11 episodes

A wandering traveler stops to rest for the night when an unforgettable man appears. Follow their fictional misadventure, inspired by conversations with friends.

The Legend of CA Man | A Tale of Ta‪y‬ Taylor Elizabeth-Rose

    • Drama
    • 5.0 • 1 Rating

A wandering traveler stops to rest for the night when an unforgettable man appears. Follow their fictional misadventure, inspired by conversations with friends.

    11 | Hen Heckler

    11 | Hen Heckler

    Shasta Lake’s teal ripples melted into the shoreline and I tried to reach out to touch them, only to find my right hand was full of tiny blue mountains. I giggled.

    I guzzled what was left in the can and held it up in front of my eyes until the mountains were silver… and a moment later they were blue again?

    What the f**k?

    A boisterous laugh boomed to my left, making me jump out of my skin. My eyes nearly popped out of my head when I realized I was still with CA Man. He’d been handing me beers for the past hour while I silently processed his news.

    The hand free of a Coors can searched my baggy for another nibble of shrooms.

    They were gone. Well, almost. I dropped the few small crumbles that I found in the bottom corner of the bag into my mouth.

    Dammit. I hadn’t had nearly enough to make me forget what he said.

    So, what now? I asked. The mountains were beginning to dribble into the lake in the setting sunlight.

    We camp, CA Man answered. The trees rustled, as if the winds were whispering to me to run.

    Of course, I said, chugging the rest of the beer in my hand. We climbed through tense silence into the truck cab. Vague details from the first night we met flashed through my mind. So many beers. Did he tell me about this then? Why did I feel like I already knew? Was this deja vu?When CA Man turned back around and drove into Whiskeytown, I couldn’t help myself. Laughter burst from my gut as if I had been hit with a Tickling Charm from Professor Flitwick himself and I forgot all my woes.

    Where are we going? I asked. This is where we came from. Aren’t you on the run?

    More laughter. Unencumbered and inappropriate laughter.

    CA Man told me of a friend with a place nearby. He went past it in case we had been followed.

    The cabin we arrived at in Brandy Creek was no better than the trash shack we’d been in that first day when we let him hitch a ride. It had walls made of wood, but they were paper thin, worn by time and human carelessness.

    A wooden chicken coop surrounded by wire fencing sat to the left of the cabin, about 50 yards away. To the right, a fire road led to Whiskeytown Lake. I stared into the eyes of the ominously moss-darkened face of the cabin as we approached, nearly entranced by its deteriorating beauty. The sun dipped past the mountains behind me, illuminating every pine needle in the trees above the cabin.

    As the sun continued to fall, the last of its light rose into the darkness of the night sky, and I sat there watching until the day faded into black.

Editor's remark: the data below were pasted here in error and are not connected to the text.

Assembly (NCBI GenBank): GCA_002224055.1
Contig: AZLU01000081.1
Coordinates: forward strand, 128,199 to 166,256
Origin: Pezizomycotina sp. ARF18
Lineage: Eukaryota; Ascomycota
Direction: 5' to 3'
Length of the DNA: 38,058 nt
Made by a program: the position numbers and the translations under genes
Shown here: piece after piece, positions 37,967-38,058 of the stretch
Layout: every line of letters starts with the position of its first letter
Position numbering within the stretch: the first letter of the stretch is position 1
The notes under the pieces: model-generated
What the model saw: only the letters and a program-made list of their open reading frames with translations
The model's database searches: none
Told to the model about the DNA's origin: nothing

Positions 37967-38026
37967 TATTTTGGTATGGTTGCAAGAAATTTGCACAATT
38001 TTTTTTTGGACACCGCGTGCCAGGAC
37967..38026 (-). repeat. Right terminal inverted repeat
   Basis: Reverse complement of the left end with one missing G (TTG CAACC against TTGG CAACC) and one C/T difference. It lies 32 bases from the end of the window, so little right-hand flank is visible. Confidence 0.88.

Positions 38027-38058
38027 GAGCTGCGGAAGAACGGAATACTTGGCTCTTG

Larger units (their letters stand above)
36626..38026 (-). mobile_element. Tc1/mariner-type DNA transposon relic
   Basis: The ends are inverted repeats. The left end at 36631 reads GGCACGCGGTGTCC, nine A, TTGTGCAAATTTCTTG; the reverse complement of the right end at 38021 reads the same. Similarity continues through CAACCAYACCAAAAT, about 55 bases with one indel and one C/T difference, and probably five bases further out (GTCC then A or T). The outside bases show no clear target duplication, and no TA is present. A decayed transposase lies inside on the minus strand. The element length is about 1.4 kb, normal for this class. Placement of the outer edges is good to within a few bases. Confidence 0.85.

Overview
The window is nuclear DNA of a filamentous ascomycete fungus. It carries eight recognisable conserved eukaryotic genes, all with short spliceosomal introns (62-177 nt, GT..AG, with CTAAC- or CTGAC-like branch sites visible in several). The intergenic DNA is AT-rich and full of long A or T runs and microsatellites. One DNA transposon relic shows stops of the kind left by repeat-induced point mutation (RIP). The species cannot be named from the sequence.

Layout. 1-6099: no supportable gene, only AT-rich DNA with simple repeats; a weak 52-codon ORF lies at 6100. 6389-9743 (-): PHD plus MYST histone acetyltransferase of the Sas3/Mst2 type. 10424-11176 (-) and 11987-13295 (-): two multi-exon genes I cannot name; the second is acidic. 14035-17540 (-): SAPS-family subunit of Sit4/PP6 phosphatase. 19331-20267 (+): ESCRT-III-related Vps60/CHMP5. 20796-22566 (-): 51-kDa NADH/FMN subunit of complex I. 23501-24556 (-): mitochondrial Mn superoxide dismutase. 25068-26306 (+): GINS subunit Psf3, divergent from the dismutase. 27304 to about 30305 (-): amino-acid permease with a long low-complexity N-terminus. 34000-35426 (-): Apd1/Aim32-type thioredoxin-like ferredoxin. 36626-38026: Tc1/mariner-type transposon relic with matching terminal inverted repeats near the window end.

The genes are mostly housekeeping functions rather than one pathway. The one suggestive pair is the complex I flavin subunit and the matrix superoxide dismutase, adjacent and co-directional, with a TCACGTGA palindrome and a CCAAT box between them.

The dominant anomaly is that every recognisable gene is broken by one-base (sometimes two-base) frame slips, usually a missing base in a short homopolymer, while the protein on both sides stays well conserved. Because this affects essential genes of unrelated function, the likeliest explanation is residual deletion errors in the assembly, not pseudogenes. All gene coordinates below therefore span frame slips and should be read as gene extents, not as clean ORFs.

Finally, my near overdose of shrooms faded away. The sun was rising again, behind the cabin I’d been staring at all night. It’s blinding morning rays brought me back to reality.

    Push it out! C’mon! Yeah! UH!

    I whipped my head around just in time to see a stranger thrusting his hips forward and back, yelling into the coop as a chicken honked through the frustration of birthing an egg.

    Who the f**k are you? I asked.

    Who the f**k are you? he replied.

    We stared each other down, like two gun slingers in a wild western. Neither of us said another word until CA Man burst through the front door with his obnoxious laugh to introduce us.

    Do you often heckle your hens? I asked.

    Instead of answering, the hen heckler spit, glared at me, and walked inside.

    What are we doing now? I asked. My eyes threatened to roll in their sockets,

    • 5 min
    10 | Chute

    10 | Chute

    We reentered Bear Mountain Pizza under its awful awning. My eyes darted from corner to corner for the massive, bearded man we seemed eternally attached to. Ben Then and Ben Now eyed me from the wall. 

    CA Man was nowhere to be found.

    We could just leave him.

    He got us a new motor, I replied. We have to at least get him out of here and drop him off somewhere he can get another ride.

    Outside on the bright orange launchpad, CA Man stood next to Rainn Wilson with a small crowd of Ben's celebrators gathered around. They were both vigorously sucking on the sides of Coors cans.

    Not again, I said, elbowing my way to the front of the cheering crowd. Dude, let's go, I pleaded.

    CA Man laughed and tossed me a beer, simultaneously raising a new one to his lips. Blue mountains or not, I would not drink that beer. We had to go. I was determined. We couldn't be there when the police arrived. It would ruin everything.

    And yet, as if independent from myself, one of my hands cracked open the can before the other raised it to my mouth. I chugged and let go of whatever sense of control I had left. What the hell, why not?

    Rainn finally dropped his can, finishing his shotgun a full minute after CA Man.

    The crowd dispersed, seeming slightly disheartened by the fact that Rainn Wilson lost, even if it was to a sasquatch of a man who could swallow the beer can whole if he wanted to.

    I don't usually drink like this, Rainn said.

    Sloppily? I asked.